Colin Firth: CYA PDQ

UK Photographer Greg Funnell shot actor Colin Firth for Time Out London, and knew he would only get a few minutes. Thus the "PDQ."

He wanted a lighting scheme that was safe over a range of subject orientation. Thus, the "CYA."

Hit the jump for a video, links and an alternate way to think about the light that can allow you to have your CYA-PDQ cake and eat it, too.

Greg was working in a hotel basement (ahh, the glamorous life of a photographer) and lighting with a pair of Elinchrom D-Light 2s in soft boxes. His solution was to run the boxes at 45-degree angles from each side of the subject. The idea was to get light that wraps and worked for either direction Firth might have been looking.

At this point, I should note that I am typing very quietly because the mere mention of Colin Firth in my household sends my wife into a dizzying tailspin of knee-buckling ecstasy. Something about a "pond scene" from Pride and Prejudice.

Me, I just don't see it. But my strategy during a Colin Firth Movie is always to focus on preserving that momentum, while being very careful not to do or say anything that might actually invite comparison between me and Mr. Wonderful.

I digress.

There is certainly nothing wrong with lighting Mr. Firth on the 45's. But if you are working with two soft boxes you can keep your safety while adding some directionality to the light.

The key is to recognize that the part of the photo that makes it sing is also your danger zone if you are trying to play it safe. That part would be the shadow area, obviously. So the idea is to balance the shadows so that they are there, but also legible if something interesting happens inside them.

You Knew This was Coming...

This is where off-axis key vs. on-axis fill can let you have it both ways. Let's work this one using Greg's exact gear used for the shoot: Two medium soft boxes and monobloc flashes.

Start out with one of your two soft boxes in the vertical orientation. Place it 45 degrees, give or take, to one side, and elevate it a little for good shape and form on the face. This, of course would happen before Mr. Why-Can't-You-Be-More -Like-Him arrives. You would test on the assistant or anyone else who happened to be standing around.

Remember to use whatever means necessary to get your stand-in to the right height, too. This is something you already know because you (a) Googled it, (b) asked an assistant, etc. Also find out of your subject will be wearing glasses, as that dictates lighting style to some degree.

Your fill light will come from directly behind the photographer's head, with the box in the horizontal orientation. This light is not so much going to shape the face as to fill and wrap the light. I would elevate it just a little, because your shoulders are gonna knock some of the bottom out, anyway. Maybe place the bottom horizontal edge of the box even with your shoulders.

Given that the D-Lite 2's have a built-in slave eye in the rear, I would radio (or PC cord) sync the fill unit behind me and slave the key light.

For ratios, start out testing the light with only the fill light firing. Adjust the light and/or aperture until your test subject has a good exposure. Now, back off the fill light (either by cranking the aperture down or dialing down the power of the light) until your subject is underexposed but still holds legible detail. This is the darkest your shadows will get in the final photo. And there will be no shadows you cannot see into, because your fill is coming from on axis.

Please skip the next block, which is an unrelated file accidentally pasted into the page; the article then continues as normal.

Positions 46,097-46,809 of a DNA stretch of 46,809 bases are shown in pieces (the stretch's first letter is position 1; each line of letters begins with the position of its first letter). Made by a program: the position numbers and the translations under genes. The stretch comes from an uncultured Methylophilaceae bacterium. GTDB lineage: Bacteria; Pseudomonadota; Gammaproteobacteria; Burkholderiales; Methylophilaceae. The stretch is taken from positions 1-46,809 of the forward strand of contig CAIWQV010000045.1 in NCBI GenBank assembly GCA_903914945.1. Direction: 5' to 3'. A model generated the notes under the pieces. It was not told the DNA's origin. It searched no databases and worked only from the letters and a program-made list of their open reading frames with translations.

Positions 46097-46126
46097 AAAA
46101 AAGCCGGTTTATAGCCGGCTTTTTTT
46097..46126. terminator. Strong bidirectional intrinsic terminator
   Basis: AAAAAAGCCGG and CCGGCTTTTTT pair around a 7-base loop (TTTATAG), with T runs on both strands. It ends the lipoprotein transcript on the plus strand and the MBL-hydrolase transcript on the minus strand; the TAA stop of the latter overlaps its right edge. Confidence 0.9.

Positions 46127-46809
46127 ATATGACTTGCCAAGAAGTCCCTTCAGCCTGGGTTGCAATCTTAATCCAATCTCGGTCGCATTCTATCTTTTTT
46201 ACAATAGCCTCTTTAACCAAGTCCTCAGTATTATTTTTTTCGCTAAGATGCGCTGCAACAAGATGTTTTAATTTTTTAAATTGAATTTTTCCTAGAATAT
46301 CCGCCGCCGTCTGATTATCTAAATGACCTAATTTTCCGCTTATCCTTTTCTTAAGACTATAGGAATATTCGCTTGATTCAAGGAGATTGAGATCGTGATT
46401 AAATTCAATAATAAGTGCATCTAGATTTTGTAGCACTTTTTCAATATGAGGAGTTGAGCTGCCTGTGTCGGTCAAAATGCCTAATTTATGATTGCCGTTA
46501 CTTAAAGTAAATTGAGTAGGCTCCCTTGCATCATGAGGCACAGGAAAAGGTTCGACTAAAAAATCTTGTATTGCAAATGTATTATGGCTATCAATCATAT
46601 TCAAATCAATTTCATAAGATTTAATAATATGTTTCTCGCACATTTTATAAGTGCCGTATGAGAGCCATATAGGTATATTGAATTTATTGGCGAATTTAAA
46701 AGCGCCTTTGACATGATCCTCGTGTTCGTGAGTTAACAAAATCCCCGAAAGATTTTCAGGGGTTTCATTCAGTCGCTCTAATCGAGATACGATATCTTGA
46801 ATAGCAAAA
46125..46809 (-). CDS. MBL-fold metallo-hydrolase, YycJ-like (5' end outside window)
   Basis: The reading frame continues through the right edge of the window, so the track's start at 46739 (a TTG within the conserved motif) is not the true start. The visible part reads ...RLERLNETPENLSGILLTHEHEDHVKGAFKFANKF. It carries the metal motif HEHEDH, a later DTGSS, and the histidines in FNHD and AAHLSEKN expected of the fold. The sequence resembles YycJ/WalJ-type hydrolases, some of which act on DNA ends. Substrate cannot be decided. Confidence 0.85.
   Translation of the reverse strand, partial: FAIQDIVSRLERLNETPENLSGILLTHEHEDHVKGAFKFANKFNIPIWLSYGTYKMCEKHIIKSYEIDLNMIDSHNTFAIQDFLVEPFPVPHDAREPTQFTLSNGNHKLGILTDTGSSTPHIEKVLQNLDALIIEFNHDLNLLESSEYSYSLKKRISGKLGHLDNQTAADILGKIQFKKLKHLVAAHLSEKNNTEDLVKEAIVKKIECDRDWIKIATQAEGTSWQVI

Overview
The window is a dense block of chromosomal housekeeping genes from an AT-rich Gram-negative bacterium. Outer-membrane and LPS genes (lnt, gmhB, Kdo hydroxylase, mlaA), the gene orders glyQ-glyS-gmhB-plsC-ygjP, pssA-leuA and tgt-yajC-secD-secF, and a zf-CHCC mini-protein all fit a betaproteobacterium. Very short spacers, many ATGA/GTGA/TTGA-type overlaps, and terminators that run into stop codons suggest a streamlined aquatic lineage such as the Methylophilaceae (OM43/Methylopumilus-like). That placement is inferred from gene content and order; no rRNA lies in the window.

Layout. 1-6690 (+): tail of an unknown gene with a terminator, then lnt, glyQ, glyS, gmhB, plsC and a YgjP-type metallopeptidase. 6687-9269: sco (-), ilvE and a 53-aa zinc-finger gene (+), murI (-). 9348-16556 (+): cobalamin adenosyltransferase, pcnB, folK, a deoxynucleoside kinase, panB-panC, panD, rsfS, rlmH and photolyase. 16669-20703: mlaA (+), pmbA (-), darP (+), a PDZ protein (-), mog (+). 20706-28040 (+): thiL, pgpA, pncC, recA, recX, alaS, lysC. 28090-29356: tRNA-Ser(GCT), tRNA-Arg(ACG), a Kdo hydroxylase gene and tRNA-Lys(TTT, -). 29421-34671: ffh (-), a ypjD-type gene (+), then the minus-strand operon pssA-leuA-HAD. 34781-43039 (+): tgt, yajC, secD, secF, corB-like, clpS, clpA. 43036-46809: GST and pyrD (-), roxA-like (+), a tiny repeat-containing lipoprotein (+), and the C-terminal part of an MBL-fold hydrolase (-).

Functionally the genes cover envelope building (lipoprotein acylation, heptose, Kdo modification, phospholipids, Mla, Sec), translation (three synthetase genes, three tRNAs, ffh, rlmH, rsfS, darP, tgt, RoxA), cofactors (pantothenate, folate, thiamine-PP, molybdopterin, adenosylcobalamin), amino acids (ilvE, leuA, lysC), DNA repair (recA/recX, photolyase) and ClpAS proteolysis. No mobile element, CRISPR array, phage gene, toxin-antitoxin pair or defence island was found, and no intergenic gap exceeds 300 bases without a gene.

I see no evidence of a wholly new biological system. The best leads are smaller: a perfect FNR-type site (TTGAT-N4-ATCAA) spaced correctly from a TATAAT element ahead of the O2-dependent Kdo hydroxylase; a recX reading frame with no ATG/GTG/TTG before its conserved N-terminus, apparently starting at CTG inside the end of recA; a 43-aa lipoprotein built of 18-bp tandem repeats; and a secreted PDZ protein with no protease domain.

Now, the balance is between safety and tonal depth. There is no set rule, other than how much of a weenie you happen to be on any given day.

Ten years ago, I would have set the ratio pretty tight. Stop-and-a-half, maybe. Because at that point I was all about the fear of failure. But now, I'd let it drop past two stops -- heading toward three, actually. Chuck Norris might take it down even further.

After you have completed this little exercise in self-examination, bring in your key light and dial it up so the subject looks great at your working aperture. For the shutter speed, you'll want to keep that up at max sync speed to nuke the ambient. Maybe warm up that key a tad with a 1/8 CTO.

Oh, wait, he is British -- better make it a 1/4 CTO.

As for direction of the key, you might want to work your angle so the subject's shadow falls far enough away on the background so you get some light on the background in the area directly behind the shadow side of your subject. You can vary this by either changing the key light location or moving the background further away from the subject.

There are side effects to consider. Changing the key location will alter the quality of light on the subject. Moving the background will alter the tonality of the background. Use the choice that works best for you. A combination of the two moves might work even better.

So now, when Mr. OhmyGodHeIsRightHereInFrontOfMe shows up, you know exactly how your ratios are going to look, no meter needed, and you are ready to roll from Frame One. Plus, you'll get shape and details no matter which way he looks.

And if you need an assistant, Missus Strobist is available -- at absolutely no charge whatsoever.

(Thanks to Greg for making and posting the video of the shoot!)


:: Greg Funnell: Website ::
:: Greg Funnell Blog Post (Includes Time Out Tearsheet) ::
:: Video: That Pride and Prejudice Pond Scene ::


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